The series is broken down into three sections, Charles Kountze' business operations, personal and estate. Charles owned, controlled and operated numerous companies. These businesses consisted primarily of mining, real estate, ranches, railroad and farms. Charles’s commercial dealings were intricate. Establishing which companies fell solely under him, or the Colorado National Bank or the Kountze Brothers is difficult to ascertain. The vast operations held by Charles created multifaceted estate records. The family created the Kountze Investment Company to oversee all of these businesses and investments. Several of the companies Charles owned or invested include the Davidson Coal and Iron Mining Company, Davidson Ditch Company, Kountze and Reynolds Real Estate and the Madison Orchard Company (box 18). The Madison Orchard Company consisted of 760 acres located northwest of Denver at West 52nd Ave. and Sheridan Blvd.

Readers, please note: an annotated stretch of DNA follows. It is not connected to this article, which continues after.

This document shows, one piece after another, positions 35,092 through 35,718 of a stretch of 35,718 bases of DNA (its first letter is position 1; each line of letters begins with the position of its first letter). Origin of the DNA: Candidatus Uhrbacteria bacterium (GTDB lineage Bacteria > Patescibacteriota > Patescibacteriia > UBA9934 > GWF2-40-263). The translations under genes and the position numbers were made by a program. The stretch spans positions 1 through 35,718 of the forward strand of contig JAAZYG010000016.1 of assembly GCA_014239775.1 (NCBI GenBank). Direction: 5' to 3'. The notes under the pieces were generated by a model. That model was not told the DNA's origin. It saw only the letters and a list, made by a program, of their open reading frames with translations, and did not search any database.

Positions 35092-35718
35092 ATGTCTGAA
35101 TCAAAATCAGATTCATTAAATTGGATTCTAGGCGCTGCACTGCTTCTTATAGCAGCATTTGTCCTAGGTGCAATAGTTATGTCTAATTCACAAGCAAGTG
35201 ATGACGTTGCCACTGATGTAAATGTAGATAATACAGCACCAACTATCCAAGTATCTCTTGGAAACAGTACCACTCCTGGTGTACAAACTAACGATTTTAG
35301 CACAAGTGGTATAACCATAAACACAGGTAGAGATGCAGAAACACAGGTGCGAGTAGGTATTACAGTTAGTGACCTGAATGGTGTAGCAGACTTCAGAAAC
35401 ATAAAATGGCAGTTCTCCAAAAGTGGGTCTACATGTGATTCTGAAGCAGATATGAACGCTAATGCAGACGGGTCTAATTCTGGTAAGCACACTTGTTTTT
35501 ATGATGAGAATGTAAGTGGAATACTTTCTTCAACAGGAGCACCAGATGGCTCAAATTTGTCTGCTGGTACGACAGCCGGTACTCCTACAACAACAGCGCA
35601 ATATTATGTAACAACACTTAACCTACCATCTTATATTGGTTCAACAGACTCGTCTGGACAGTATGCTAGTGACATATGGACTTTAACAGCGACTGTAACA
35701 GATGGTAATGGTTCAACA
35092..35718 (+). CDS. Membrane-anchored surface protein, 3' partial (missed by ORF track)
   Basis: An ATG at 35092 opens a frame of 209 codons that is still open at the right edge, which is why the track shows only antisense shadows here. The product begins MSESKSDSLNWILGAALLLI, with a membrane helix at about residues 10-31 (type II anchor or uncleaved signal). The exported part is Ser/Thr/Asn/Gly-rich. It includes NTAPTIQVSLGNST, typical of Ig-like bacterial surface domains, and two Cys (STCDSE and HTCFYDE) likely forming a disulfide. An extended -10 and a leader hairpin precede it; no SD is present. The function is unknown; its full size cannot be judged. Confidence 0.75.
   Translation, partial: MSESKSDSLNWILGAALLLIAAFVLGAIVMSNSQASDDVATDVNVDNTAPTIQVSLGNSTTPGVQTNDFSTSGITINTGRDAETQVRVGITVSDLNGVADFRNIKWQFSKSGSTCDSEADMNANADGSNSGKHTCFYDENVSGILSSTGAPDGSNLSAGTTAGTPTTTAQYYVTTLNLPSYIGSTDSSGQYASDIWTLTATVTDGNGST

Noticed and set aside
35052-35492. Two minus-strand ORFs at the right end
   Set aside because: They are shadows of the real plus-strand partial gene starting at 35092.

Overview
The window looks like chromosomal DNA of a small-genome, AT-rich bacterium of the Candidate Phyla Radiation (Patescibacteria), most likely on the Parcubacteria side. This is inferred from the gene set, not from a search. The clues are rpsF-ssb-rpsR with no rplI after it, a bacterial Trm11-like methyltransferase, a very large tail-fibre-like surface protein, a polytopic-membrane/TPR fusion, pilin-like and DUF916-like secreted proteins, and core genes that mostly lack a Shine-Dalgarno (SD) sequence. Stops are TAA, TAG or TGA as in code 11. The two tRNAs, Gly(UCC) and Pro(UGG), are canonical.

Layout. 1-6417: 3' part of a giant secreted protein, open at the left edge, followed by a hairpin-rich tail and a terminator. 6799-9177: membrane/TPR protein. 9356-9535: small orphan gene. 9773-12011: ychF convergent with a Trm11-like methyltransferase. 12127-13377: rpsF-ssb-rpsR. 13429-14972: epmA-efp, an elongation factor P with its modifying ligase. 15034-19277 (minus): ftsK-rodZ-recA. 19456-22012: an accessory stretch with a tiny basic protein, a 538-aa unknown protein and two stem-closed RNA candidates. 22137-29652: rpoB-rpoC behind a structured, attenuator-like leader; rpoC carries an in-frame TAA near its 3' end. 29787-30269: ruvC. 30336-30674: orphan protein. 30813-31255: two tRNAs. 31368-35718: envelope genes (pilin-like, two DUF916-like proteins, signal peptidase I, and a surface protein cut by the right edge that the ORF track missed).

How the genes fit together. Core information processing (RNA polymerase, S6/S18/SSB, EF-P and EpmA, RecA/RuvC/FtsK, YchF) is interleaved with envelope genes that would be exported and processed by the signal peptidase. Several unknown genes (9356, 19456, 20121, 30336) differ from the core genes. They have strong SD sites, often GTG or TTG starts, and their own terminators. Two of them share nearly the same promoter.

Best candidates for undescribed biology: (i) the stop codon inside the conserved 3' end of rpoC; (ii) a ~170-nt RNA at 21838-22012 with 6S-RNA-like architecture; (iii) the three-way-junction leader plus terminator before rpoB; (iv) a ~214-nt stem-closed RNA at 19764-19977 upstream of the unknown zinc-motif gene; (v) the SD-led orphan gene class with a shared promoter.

The series contains material on their real estate investments and companies. This company owned land primarily in Colorado, Texas, Nebraska and Chicago, Illinois. Several companies operated under Kountze Brothers Omaha. The businesses include: East Texas Land Improvement Company, Texas Land and Cattle Company, South Texas Land Company, Sabine Land and Improvement Company and United Real Estate and Trust Company Material comprises meeting minutes, deeds, correspondence, agreements, financial records, reports, maps and stock certificates.


The operations of the Kountze Brothers in New York dealt primarily with real estate and oil investments in Texas. The companies include the East Texas Oil Company, East Texas Land Company, East Texas Pine Land Certificates and the Humble Oil and Refining Company. Material includes meeting minutes, deeds, correspondence, agreements, financial records, reports, stock certificates and bond offerings.